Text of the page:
Then I'll go beyond your flirtatious and cursory research. His politics and climate rhetoric aside, this guy did a better research job than I ever could to peel back the Power Corp onion. It scratches the surface  https://www.resilience.org/stories/2019-02-12/finance-fossil-fuels-and-climate-change/

Yes, the info is out there. You need to look in the right spot. Many similar graphs and explanations from more reputable sources also exist. Some deeper, some not. I gave you the first one I came across. You can look up what you want. Or not.

Twice today you have attacked me with ad hominems. You're back on ignore, no more replies.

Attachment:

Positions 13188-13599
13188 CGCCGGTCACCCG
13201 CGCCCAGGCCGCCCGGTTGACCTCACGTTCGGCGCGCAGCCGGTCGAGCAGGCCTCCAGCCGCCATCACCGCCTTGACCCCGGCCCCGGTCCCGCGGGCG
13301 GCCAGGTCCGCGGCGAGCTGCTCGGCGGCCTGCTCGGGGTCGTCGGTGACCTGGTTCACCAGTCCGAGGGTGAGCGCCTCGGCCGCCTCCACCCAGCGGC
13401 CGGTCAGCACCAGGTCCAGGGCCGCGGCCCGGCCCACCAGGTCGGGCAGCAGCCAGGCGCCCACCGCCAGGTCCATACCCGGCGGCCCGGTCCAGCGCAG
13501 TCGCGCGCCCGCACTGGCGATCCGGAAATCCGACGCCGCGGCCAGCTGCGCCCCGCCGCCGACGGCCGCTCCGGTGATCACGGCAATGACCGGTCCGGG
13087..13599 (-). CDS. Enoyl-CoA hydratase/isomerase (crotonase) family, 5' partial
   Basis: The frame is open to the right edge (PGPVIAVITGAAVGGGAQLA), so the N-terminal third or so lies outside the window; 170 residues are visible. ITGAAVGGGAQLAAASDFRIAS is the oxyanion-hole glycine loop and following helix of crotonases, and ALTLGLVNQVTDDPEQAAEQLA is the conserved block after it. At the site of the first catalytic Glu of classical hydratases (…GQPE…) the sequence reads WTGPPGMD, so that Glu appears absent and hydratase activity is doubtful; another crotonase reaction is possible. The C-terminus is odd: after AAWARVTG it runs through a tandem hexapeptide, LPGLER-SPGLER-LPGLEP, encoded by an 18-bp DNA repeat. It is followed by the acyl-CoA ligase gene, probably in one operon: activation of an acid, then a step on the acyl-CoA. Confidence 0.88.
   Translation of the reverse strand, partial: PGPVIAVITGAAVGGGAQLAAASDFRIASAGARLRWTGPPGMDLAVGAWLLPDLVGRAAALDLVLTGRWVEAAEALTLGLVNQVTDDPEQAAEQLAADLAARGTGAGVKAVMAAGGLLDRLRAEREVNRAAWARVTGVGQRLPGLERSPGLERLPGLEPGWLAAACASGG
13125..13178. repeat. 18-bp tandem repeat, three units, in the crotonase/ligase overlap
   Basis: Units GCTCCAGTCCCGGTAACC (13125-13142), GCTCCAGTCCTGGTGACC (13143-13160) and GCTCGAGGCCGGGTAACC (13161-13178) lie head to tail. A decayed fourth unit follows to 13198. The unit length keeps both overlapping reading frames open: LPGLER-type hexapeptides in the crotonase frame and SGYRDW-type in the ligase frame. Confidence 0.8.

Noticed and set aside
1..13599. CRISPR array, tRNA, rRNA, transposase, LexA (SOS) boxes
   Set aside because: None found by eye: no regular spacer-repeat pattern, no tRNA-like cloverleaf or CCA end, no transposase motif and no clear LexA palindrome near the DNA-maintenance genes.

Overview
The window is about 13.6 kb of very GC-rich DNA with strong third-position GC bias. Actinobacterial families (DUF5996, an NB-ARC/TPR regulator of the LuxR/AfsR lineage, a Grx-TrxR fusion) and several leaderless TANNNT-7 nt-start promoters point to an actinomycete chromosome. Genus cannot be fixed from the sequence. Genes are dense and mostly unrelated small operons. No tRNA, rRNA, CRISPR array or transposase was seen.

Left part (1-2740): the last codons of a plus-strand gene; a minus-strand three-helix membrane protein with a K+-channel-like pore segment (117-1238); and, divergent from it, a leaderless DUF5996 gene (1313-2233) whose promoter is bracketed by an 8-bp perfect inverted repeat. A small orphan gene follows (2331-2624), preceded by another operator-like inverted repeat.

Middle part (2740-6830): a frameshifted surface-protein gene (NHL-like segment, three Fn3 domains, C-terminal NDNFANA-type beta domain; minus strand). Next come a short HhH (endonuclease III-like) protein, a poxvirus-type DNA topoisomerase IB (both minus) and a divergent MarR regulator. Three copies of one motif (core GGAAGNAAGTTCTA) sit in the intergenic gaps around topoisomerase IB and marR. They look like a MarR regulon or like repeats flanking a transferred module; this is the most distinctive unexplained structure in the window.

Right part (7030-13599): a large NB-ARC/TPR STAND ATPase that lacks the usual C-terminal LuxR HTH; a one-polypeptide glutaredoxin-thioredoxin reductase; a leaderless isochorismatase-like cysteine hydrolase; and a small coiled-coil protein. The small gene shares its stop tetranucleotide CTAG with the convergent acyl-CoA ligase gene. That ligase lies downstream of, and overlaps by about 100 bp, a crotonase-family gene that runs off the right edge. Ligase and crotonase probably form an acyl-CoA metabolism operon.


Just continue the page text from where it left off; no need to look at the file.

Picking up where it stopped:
Corruption in politics doesn't scare me.
What scares me is how comfortable people are doing nothing about it.

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Re: Run Up to Election 2019
« Reply #46 on: March 12, 2019, 13:33:11 »
https://www.thepostmillennial.com/justin-trudeau-is-an-actor-not-a-prime-minister/

Justin Trudeau is an actor, not a prime minister
Barbara Kay by Barbara Kay
1 day ago

Quote
Justin Trudeau’s “contrition” session with the press turned out to be a nothingburger. He did not apologize. He would only cop to an “erosion of trust” between his guy, Gerald Butts, and Jody Wilson-Raybould, implying that Canadians should be blaming Mr. Erosion, not him. He allowed as how “there is always room for improvement,” the kind of thing one sees written on one’s children’s report card. He has nothing against contrition—in fact, he was on his way up north that very day to express contrition to the Inuit … for the past deeds of other people, that is, something he excels at.